This article will appear on New Year’s Day – 1 January 2020 – and it is a direct criticism of the Trinidad & Tobago government’s unexplained delays in the full implementation of the new Public Procurement and Disposal of Public Property Act (the Act). In my view those delays are unacceptable and a serious cause for public concern.
On 23 November 2018, the Finance and Legal Affairs Joint Select Committee of Parliament, took evidence on the matter of The Implementation of the New Public Procurement System.
That JSC, under the Chairmanship of Independent Senator, Sophia Chote SC, heard from the Office of Procurement Regulation (OPR) and the Ministries of Finance and Public Administration. That JSC Report of 6 May 2019 gives a detailed and encouraging account of the steps being taken to bring this law into full effect. Sad to say, but at page 23 of that Report we are told that – Continue reading “Public Procurement Delays”→
Josanne Leonard interviewed Afra Raymond on Monday 12th June 2017 on how the three parts of the state work against the backdrop of constitutional issues such as the separation of powers, the quality of representation and the size, origin and role of the Cabinet. Video courtesy Office of the Parliament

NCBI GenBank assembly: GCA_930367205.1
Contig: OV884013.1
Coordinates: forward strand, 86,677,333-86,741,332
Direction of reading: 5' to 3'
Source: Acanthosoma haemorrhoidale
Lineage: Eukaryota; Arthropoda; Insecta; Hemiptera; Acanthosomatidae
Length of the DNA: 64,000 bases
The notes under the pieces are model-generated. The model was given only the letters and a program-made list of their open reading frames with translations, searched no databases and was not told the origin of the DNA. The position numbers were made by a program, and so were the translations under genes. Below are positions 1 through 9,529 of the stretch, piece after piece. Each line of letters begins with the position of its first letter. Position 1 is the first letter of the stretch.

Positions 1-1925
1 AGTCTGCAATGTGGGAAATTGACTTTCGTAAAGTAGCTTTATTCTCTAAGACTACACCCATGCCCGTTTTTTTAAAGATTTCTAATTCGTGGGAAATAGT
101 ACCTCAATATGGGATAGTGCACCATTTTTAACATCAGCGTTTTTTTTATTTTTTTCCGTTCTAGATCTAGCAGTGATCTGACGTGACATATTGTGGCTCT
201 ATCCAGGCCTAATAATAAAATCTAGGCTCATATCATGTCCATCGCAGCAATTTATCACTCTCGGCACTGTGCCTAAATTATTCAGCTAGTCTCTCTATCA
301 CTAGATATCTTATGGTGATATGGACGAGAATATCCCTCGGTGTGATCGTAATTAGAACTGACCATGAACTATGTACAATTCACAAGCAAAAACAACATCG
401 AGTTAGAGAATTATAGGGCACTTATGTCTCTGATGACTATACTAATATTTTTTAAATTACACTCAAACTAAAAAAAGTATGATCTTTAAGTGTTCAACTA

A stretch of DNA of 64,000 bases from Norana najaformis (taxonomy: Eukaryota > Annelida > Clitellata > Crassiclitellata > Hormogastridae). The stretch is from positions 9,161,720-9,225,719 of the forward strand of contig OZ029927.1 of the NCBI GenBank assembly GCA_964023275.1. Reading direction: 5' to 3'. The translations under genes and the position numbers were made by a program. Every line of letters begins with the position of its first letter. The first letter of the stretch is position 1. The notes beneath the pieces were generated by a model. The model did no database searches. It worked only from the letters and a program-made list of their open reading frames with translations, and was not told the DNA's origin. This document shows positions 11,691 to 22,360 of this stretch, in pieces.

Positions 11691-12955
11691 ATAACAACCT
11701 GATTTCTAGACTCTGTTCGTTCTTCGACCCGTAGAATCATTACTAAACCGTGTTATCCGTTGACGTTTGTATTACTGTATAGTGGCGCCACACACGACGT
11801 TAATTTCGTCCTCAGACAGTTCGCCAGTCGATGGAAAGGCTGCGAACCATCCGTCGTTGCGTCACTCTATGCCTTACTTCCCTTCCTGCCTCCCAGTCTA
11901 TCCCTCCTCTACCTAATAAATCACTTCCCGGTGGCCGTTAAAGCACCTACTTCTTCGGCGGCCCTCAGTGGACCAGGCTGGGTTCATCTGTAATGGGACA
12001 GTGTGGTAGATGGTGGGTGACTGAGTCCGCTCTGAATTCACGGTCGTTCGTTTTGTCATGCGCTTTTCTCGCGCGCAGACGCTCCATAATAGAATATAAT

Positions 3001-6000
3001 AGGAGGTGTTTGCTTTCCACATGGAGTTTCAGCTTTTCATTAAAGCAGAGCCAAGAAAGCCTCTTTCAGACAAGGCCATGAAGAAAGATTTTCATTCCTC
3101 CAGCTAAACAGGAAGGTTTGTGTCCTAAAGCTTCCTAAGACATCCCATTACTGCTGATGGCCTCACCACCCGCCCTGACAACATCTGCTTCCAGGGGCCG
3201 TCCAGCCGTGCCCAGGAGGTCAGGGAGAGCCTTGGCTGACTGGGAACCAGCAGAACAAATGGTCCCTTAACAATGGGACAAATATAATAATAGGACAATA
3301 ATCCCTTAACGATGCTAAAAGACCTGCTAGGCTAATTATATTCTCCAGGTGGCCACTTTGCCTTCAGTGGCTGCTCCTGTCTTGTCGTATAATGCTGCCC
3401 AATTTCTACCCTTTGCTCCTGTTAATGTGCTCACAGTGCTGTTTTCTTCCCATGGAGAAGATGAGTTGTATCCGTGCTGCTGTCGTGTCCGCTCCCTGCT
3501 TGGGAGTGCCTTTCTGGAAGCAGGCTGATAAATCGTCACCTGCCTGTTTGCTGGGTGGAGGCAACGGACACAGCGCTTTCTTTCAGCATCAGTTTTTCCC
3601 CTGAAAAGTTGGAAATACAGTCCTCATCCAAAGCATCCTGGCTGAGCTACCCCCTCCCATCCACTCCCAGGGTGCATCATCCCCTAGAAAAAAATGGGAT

Programme Date: 22 May 2018 Programme Length: 00:21:37
We have witnessed two grievous Constitutional outrages. We have to keep our eyes on the ball in this season of mass distractions. For the government, there is every reason for us to ‘move on’ and forget about these deliberate violations of our constitution.
The first was the State of Emergency – declared on August 21 2011 – with no proper reason ever being given for the suspension of our Constitutional rights. All the persons arrested were poor people. All of whom had to be released for lack of evidence, in a situation where the Police had the complete freedom to search for evidence. But what is worse, the suspension of our Constitutional rights was not used to gather evidence against the White-Collar bandits who have this nation by the throat. That State of Emergency would have been an ideal opportunity to gather evidence against this most evasive, well-advised and malodorous class of criminal.